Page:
Ubuntu meaning

o͝o-bo͝onto͝o
A philosophical doctrine or approach to life that emphasizes social unity and generosity of spirit.
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A popular Linux distribution that is noted for its ease of installation and use. Based on Debian Linux and introduced in 2004, Ubuntu is sponsored by Canonical Ltd., (www.canonical.com). Packaged with a variety of open source applications, including Firefox and LibreOffice, Ubuntu also comes pre-installed on laptops, desktops and servers. For example, System76 (www.system76.com) has been selling Ubuntu machines since 2005, and Dell introduced Ubuntu laptops in 2007.Ubuntu can also be run from a CD, which enables the OS and applications to be tested in a particular computer before being installed (see LiveCD).Kubuntu, Edubuntu and Xubuntu VariationsUbuntu comes with the GNOME desktop, but "Kubuntu" is Ubuntu with the KDE desktop. "Edubuntu" includes extra applications for setting up a classroom, and "Xubuntu" is a more efficient version for low-powered machines. Xubuntu uses the Xfce desktop rather than GNOME or KDE.From the Zulu and Xhosa PhilosophyThe name Ubuntu comes from the African Zulu and Xhosa cultures, which espouse the concept that we derive our individuality from all people: "We are what we are because of everyone else." Nelson Mandela's father was a Xhosa chief. For more information, visit www.ubuntu.com. See Linux, Debian and Linspire.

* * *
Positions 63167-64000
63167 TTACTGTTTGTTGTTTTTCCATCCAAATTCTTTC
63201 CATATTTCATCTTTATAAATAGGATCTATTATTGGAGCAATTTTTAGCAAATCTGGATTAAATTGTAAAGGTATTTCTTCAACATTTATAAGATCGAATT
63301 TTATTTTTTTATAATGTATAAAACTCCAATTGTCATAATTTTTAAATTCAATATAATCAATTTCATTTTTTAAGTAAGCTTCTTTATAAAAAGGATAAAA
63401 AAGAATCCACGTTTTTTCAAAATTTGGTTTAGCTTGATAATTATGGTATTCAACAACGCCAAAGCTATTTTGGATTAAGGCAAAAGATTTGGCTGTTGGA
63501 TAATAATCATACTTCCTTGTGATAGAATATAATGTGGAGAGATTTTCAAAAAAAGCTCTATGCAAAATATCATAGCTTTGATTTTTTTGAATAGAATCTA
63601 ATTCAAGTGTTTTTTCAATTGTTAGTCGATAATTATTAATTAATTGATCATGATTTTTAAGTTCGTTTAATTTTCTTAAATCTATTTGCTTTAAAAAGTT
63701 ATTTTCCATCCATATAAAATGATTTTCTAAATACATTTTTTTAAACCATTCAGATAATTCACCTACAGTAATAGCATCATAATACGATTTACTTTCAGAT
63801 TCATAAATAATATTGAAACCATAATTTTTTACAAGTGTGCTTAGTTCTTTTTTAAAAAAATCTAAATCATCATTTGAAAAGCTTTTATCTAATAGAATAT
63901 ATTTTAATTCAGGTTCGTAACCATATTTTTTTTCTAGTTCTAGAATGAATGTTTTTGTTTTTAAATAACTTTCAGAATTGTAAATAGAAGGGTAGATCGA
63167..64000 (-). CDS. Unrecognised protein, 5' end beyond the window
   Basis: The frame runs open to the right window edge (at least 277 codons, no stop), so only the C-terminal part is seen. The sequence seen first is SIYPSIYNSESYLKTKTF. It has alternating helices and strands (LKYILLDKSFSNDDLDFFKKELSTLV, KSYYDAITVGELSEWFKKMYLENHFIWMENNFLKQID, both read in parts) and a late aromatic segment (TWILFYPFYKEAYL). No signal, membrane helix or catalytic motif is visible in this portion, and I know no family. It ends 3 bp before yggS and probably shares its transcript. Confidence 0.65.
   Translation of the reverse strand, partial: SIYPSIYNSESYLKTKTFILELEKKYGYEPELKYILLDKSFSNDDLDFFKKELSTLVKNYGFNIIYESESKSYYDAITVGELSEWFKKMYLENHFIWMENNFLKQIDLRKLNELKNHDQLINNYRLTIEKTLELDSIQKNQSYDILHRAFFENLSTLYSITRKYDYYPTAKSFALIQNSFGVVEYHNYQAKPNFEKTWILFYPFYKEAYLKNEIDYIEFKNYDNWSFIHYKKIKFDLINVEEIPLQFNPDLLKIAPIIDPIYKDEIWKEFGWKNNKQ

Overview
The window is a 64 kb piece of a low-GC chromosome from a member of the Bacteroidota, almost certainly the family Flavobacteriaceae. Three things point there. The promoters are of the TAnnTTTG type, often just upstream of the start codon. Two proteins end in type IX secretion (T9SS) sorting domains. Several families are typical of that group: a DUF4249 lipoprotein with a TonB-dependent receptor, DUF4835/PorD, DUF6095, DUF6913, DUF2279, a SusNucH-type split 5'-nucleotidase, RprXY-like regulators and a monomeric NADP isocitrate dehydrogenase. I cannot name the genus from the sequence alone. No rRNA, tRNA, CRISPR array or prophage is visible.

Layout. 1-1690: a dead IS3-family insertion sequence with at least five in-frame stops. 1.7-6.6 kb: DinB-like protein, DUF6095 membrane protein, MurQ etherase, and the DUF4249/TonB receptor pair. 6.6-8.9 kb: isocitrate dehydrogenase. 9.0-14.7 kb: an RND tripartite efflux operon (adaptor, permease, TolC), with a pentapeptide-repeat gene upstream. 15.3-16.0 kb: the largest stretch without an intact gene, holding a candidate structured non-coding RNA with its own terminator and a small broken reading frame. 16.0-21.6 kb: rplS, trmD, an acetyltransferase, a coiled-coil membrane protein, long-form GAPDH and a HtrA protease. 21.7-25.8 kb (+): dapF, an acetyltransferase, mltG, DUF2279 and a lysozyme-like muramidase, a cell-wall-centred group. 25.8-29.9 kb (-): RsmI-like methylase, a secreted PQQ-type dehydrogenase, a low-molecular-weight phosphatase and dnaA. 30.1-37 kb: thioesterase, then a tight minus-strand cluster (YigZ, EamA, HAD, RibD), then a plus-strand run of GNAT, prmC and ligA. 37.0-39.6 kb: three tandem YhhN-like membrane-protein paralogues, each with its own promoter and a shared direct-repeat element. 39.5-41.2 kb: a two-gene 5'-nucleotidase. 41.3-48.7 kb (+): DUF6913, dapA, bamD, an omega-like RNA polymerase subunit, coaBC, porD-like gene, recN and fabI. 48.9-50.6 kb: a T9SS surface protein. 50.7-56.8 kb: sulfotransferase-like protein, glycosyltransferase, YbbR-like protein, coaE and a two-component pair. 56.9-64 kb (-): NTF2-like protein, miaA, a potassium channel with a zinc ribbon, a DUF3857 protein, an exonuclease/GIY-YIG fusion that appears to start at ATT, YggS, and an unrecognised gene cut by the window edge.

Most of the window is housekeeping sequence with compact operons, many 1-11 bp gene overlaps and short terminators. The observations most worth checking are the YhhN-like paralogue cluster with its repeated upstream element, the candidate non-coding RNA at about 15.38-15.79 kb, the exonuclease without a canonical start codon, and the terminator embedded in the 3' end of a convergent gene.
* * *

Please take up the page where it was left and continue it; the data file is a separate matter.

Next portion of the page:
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(South Africa) A South African ideology focusing on people's allegiances and relations with each other.
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Origin of ubuntu

  • Zulu ubu- abstract n. pref. -ntu person, human

    From American Heritage Dictionary of the English Language, 5th Edition

  • Loanword from the Zulu and Xhosa languages.

    From Wiktionary